During peak season, the Park offers special events and activities for kiddies and adults alike, from making our own telescopes to taking a night hike.  One of my favorite special events was the brainchild of our Manager/Park Ranger Lauren:   a birthday party for Smokey the Bear, who turned 75 this year!  What a well received idea and well attended event--folks came from other Parks just to participate!  While we bestowed Smokey with a birthday cake, he educated us about the importance of preventing wildfires.  He shared all sorts of promotional goodies with our guests like posters, pens, and post-it notes, and, most importantly, he provided us photo ops!  Way to go Smokey!  May you be around for another 75 years to reiterate that only we can prevent forest wildfires!


A pretty cool cake for Smokey--notice the campfire in the left-hand corner!


Group Photo with Smokey



For 75, Smokey is a pretty fun-loving agile bear!



Since the Park does not offer Wi-Fi in the campground, we used our phone hotspots.   We found our Verizon cell signal was golden.  But listen to this:  the nearby town of Panton still has a public telephone booth!




The Park’s proximity to fun places and entertainment is favorable.  There is tons to do within an hour’s drive or less, from berry picking to wine tasting, from visiting historic sites to telescope star-gazing, from dancing, comedy, and karaoke to factory/plant tours like Ben and Jerry’s.   In fact, as a Vermont State Park volunteer, you get free access to lots of places!  (I’ll tell ya about all the places we visited in another post).  And having two days off/week gave us plenty of time to sight see!



We enjoyed being in such a lovely rural area! We would often walk down to Webster Road to see the farms. Nothing says “country” better than the smell of sweet corn—and cow poop!  Interestingly, the houses in this part of the Champlain Valley were quite traditional and fitting to their surroundings.  Although there were wealthy homesteads along the Lake, there were no ugly ostentatious McMansions in this neck of the woods.  Looking for restaurants, taverns, laundromat, grocery store, or free Wi-Fi?  Vergennes, just 7 miles away, offers all these amenities.  Settled in 1766 and named after a type of grape, Vergennes is Vermont’s smallest city by size AND population.  Like many nearby towns and villages, band concerts and farmer’s markets are held weekly on The Green during the summer months.  Americana at its best! 





 A Vergennes grape vine.


Monument located at The Green pays tribute to the men and women of Vergennes who served in the Armed Forces.





We were amazed at how friendly and courteous Vermont drivers are.   No one seems in a hurry, and most people abide by the State’s maximum speed limit of 50 mph.  Need to merge into traffic, come on in they say!  This really was helpful to us since we used our motorcycles as our main mode of transportation.  We could ride safely yet enjoy looking at the magnificent scenery.  I don’t think I heard a horn blare once during our 6 weeks in the Green Mountain State!



So you see all the perks of our volunteer gig with Vermont State Parks:  complimentary site (sadly, Button Bay is the only Park that can accommodate big rigs), complimentary fishing license, complimentary firewood, free access to historic sites and State Parks, guaranteed 2 days off/week, and lots of fun things to do in the area.  So what did my parents have to do in return?  Vermont asks for a 30 hour/week work commitment per site.  Each Park’s Manager/Ranger determines individual assignments.  Tasks assigned specifically to volunteers at Button Bay State Park consisted only of cleaning the bathrooms/showers several times a day and doing “rounds” to ensure we had happy and compliant campers.  But my parents are always ready, willing, and able to do more physical tasks.  So Dad also assisted with mowing the expanse of grass while Mom weedwhacked with the most portable, light-weight weed-whacker she has ever used!  They helped remove sumac along the bluff and lopped brush along the trails to ensure no encumbrances.  Since all Staff and volunteers were on duty Friday through Sunday, everyone had their days off between Monday and Thursday.  This usually left an overabundance of tasks and a limited number of Staff members to complete all tasks during weekdays.  Therefore, my parents volunteered to clean our Loop 1 bathrooms/showers each morning on their scheduled days off, and they also cleaned the Loop 2 bathrooms/showers when Pat/Jeanette were off.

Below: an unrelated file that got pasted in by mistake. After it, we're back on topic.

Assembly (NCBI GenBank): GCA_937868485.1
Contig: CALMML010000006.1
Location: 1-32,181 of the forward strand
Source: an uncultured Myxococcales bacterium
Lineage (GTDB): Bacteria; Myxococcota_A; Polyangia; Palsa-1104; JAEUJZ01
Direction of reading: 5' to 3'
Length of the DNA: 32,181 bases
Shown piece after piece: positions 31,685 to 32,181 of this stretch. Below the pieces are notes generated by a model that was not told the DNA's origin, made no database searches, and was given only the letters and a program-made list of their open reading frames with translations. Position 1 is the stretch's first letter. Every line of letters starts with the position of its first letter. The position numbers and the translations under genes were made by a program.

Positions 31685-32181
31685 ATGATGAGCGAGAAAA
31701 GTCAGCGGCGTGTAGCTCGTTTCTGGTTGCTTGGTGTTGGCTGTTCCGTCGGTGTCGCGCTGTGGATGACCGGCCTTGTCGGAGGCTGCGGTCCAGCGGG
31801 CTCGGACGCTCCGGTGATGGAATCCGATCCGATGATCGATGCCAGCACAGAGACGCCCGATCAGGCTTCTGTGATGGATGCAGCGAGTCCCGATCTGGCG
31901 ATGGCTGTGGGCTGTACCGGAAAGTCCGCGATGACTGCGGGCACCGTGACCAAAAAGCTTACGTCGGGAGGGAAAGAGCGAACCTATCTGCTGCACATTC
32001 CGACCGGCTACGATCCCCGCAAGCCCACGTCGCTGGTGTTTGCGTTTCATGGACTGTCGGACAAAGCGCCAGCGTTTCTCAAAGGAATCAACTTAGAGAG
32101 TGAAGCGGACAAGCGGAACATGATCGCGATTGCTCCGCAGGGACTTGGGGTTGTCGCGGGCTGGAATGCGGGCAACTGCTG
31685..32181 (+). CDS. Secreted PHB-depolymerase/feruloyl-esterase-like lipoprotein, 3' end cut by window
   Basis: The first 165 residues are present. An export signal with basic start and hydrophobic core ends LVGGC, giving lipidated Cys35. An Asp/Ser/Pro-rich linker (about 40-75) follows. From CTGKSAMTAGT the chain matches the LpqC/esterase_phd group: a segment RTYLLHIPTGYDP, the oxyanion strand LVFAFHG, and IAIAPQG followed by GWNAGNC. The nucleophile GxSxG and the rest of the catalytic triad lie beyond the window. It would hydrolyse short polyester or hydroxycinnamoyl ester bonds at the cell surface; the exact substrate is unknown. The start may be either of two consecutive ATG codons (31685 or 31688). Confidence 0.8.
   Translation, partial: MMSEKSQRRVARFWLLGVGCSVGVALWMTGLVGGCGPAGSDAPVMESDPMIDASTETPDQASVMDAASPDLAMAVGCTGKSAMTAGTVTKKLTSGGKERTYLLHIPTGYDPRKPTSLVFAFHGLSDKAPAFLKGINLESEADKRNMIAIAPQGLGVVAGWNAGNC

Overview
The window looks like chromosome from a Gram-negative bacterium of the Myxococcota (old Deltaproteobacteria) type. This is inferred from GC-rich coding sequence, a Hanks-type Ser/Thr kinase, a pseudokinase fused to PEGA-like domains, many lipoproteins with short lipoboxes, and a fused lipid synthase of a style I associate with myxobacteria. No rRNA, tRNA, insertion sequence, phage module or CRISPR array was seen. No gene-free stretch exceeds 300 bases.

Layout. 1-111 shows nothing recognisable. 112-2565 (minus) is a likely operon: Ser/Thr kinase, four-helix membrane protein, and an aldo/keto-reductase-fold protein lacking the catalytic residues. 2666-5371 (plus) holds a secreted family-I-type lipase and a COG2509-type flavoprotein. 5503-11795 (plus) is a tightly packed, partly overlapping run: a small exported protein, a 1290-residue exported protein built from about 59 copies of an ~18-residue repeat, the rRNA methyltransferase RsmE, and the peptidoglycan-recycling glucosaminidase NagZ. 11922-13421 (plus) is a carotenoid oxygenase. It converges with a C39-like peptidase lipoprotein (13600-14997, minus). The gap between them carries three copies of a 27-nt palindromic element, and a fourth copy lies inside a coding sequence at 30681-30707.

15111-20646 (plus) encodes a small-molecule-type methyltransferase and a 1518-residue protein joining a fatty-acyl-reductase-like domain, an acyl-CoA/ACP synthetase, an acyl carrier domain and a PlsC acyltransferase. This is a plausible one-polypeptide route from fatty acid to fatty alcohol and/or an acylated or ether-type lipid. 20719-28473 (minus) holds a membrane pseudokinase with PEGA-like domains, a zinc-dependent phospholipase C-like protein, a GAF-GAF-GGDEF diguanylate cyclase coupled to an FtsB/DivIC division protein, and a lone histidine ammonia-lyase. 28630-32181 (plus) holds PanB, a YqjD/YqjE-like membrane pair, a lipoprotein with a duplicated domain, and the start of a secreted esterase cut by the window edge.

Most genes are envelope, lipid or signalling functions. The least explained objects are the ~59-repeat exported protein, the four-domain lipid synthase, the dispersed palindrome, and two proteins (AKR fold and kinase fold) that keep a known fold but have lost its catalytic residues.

Yours truly giving Dad a safety lesson in the proper use of mowing equipment!

An example of campers NOT complying with Park rules.

 

Vermont State Parks truly appreciate all their volunteers and recognize the contribution that volunteers make to the success of the Park system.  The Regional Managers organized a Day of Recognition, providing us all with a luncheon, promotional items, and words of gratitude.   But it got even better! Ranger/Manager Lauren and the Staff at Button Bay State Park awarded my parents “Park Employees of the Year”, which included certificates and specially designated drinking cups.  (It’s really this Rambling RV Rat’s superior “supervision” that should be recognized, but I’ll throw my parents’ a bone).  The Staff presented them with parting gifts, including yummy authentic Vermont maple syrup (which Mom turned into a tasty dessert for the Staff) and a hand-made camping wreath that we have hung proudly!







Needless to say, we thoroughly enjoyed the gig, loved the people with which we worked, and relished in the beautiful surroundings of the Green Mountain State.    The volunteer experience at Vermont’s Button Bay State Park earns one of this Rambling RV Rat’s coveted 5-cheese awards!


Between volunteering at Great Swamp National Wildlife Refuge in Basking Ridge, NJ, from May to mid-July and then volunteering at Vermont’s Button Bay State Park from mid-July to September, summer of 2019 has been entertaining, enlightening and rewarding!


We are heading back to Texas now to take delivery of our 2020 DRV Mobile Suites 40KSSB4!  Tell ya all about it in an upcoming post!


We would like to thank the following organizations for all the great service and support they offer to the RVing community:



Escapees RV Club



RVillage


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RV Dreams


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1 comment:

  1. It’s been MANY years since we’ve been to that kale. Such. Pretty area and who doesn’t love Vermont?!! What generous perks they gave you too. The new rig sounds like a beauty. Can’t wait for pics!

    ReplyDelete